Global warming could kill off ‘good bacteria’, exposing an ‘Achilles’ heel’ in the ecosystem

| October 4, 2016 | Leave a Comment

Nezara viridula by Eran Finkle | Flickr | CC BY 2.0

Item Link: Access the Resource

Media Type: News / Op - Ed

Date of Publication: October 4, 2016

Year of Publication: 2016

Publication City: London, UK

Publisher: Independent Digital News & Media

Author(s): Ian Johnston

Newspaper: The Independent

Categories: ,

Rising temperatures may be too much for bacteria that form a mutually beneficial relationship with many animals

Science Correspondent Ian Johnston reports on the recent study by Yoshitomo Kikuchi et al. published in mBio, which found that southern green stinkbugs kept in an incubator 2.5 degrees C warmer than the temperature outside experienced a significant reduction in the ‘good bacteria’ in their guts.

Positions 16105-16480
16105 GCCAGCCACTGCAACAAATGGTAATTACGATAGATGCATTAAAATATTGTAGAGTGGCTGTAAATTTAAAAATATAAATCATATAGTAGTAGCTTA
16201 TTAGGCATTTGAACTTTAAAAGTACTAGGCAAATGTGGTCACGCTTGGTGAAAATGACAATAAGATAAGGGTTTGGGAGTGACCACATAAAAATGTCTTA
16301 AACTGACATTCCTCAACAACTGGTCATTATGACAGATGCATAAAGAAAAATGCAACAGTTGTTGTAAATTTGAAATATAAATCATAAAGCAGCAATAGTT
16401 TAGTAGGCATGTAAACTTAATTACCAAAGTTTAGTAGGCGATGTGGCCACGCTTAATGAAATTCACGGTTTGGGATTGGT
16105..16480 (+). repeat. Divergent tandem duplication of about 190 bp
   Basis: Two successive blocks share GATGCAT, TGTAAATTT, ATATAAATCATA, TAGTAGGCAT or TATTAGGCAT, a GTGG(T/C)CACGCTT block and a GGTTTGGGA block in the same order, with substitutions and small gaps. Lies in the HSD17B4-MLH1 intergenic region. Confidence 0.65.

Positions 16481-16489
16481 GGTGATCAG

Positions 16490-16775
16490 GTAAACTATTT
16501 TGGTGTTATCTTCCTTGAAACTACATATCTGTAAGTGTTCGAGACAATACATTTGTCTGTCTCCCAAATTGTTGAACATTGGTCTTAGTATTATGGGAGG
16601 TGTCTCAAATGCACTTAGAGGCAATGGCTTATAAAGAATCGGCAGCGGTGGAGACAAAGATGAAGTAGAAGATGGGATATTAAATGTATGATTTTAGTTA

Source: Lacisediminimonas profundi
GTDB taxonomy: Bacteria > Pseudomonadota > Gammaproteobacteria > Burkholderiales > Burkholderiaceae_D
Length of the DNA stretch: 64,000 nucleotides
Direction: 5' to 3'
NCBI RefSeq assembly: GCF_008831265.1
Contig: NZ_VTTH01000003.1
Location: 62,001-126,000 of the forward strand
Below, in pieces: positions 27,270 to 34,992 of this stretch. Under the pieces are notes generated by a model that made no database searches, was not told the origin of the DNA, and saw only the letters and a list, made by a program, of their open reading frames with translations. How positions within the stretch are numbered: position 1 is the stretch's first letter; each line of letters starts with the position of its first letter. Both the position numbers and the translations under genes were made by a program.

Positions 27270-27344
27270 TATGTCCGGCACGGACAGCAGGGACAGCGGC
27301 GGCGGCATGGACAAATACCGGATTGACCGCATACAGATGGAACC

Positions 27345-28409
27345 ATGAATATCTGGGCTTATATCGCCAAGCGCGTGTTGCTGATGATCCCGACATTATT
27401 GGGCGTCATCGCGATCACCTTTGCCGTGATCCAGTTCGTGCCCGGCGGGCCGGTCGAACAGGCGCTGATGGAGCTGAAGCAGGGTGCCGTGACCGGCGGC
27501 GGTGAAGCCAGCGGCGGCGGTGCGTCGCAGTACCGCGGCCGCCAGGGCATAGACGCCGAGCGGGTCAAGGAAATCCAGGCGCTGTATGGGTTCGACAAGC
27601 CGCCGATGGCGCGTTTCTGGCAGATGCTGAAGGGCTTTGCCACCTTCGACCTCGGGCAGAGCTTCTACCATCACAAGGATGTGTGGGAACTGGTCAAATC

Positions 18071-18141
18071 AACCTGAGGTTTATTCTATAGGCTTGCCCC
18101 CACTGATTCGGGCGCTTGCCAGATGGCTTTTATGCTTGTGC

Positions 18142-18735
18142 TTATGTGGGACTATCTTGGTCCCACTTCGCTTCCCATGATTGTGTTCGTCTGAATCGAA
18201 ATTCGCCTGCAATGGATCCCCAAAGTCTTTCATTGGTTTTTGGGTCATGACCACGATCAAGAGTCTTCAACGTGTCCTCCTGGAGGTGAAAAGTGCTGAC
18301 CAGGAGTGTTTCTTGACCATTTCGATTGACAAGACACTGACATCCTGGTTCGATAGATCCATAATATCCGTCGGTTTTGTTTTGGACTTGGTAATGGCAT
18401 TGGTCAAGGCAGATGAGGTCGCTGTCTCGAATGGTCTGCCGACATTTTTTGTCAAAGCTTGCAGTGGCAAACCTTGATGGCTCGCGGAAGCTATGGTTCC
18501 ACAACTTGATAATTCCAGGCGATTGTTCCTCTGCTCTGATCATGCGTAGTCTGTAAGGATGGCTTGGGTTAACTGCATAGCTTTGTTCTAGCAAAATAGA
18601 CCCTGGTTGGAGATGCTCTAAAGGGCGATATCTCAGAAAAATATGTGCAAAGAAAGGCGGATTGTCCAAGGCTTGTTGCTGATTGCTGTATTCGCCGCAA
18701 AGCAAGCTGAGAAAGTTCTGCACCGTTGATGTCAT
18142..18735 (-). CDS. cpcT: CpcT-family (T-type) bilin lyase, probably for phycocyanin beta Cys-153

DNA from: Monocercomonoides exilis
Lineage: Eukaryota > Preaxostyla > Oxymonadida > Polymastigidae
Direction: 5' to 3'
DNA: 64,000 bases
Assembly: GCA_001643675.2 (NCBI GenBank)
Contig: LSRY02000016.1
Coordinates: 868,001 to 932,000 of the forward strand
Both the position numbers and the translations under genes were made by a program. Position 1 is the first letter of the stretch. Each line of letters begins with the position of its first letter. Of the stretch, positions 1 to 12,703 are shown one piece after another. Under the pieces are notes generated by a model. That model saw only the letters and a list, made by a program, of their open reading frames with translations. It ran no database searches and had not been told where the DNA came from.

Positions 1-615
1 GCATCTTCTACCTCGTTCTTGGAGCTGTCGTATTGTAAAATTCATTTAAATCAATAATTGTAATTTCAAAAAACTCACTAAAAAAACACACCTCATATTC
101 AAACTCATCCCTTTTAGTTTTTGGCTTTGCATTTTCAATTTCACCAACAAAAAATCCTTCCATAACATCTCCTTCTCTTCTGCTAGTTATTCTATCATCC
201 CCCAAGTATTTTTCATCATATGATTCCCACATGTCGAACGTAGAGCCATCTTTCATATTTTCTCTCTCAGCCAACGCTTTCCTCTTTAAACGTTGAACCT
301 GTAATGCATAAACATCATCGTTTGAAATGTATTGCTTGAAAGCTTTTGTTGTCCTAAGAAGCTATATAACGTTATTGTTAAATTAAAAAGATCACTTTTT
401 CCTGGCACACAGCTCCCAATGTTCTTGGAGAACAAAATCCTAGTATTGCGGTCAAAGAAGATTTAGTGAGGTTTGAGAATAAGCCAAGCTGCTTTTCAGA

The stinkbugs, like most animals, have a beneficial symbiotic relationship with specific bacterium of their guts. Young stinkbugs in the higher temperature incubator grew to be smaller than normal, a result consistent with the observed affects of antibiotic treatment that also suppresses gut bacteria.

The study raises the question of how climate change might be affecting animals and ecosystems indirectly through suppression of bacteria.

Read Ian Johnston’s full report here, and access the mBio article through the MAHB Library: Collapse of Insect Gut Symbiosis under Simulated Climate Change

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